(‘The Rudra [which is] excessively [powerful]’)

Offsetting the effects of sins through appropriate means is one of the subjects dealt with in the dharmaśāstras and the purāṇas. This can be done either through ‘kṛcchra’ (penances) or ‘viparyaya’ (reversal), the latter being adopted against diseases brought about by such sins. One of the several such remedies is ‘Atirudra.’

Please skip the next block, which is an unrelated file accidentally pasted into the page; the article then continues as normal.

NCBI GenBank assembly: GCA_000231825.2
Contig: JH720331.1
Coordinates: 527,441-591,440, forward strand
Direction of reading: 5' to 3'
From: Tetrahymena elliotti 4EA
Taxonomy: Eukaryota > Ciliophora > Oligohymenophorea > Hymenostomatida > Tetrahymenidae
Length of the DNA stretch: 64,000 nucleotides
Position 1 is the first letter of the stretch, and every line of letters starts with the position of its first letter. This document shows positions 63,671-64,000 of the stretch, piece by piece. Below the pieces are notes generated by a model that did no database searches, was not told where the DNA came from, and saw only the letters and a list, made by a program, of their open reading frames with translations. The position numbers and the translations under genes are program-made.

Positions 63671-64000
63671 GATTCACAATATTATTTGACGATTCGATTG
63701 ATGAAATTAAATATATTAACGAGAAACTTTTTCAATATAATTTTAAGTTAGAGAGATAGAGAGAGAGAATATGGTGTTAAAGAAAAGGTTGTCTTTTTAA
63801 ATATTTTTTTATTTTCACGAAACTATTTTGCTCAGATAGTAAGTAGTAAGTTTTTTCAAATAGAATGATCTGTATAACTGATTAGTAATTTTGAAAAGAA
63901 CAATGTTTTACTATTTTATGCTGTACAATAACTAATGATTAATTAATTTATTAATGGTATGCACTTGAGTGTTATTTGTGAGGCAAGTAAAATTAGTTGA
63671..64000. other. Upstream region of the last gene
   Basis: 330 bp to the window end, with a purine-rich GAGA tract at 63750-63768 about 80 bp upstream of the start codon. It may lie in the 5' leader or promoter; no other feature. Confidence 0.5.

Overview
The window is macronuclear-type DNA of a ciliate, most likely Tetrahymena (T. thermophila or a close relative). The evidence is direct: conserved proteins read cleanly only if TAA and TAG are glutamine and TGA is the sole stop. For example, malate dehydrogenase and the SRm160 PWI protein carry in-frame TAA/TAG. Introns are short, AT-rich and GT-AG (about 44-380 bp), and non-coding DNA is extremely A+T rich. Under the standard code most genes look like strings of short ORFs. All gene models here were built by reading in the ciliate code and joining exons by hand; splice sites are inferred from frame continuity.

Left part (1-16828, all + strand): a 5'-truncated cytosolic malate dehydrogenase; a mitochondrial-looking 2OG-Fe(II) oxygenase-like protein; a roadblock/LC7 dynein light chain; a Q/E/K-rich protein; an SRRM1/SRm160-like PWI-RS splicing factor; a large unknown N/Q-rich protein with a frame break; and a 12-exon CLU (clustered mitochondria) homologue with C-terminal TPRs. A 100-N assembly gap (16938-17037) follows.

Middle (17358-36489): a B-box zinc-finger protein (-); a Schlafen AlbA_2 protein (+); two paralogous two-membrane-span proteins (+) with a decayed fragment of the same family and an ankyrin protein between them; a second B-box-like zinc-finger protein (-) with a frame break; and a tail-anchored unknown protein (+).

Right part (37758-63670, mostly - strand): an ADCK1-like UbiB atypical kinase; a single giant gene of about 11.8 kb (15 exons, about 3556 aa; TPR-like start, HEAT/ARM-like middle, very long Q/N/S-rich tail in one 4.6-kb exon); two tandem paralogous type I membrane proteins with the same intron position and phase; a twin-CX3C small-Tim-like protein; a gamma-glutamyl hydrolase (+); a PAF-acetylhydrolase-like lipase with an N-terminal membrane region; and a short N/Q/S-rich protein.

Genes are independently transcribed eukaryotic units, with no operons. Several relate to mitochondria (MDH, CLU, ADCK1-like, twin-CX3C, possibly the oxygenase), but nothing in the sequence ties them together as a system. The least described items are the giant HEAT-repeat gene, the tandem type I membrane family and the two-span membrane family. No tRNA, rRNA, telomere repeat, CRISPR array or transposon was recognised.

The eleven stanzas of the Taittirīya Saṁhitā (4.5) beginning with the words ‘namas te rudra manyava’ are popularly called Rudrādhyāya or just Rudra. Reciting the Rudra once is called ‘āvartana.’ Reciting it eleven times is called ‘Ekādaśinī.’ If the Ekādaśinī is repeated eleven times, it is called ‘Laghurudra.’ Eleven repetitions of the Laghurudra constitute the ‘Mahārudra’ and eleven Mahārudras, the ‘Atirudra,’ making it 14,641 repetitions of the Rudra. Mahā-rudra and Atirudra are generally done by employing 11 or 121 brāhmaṇas.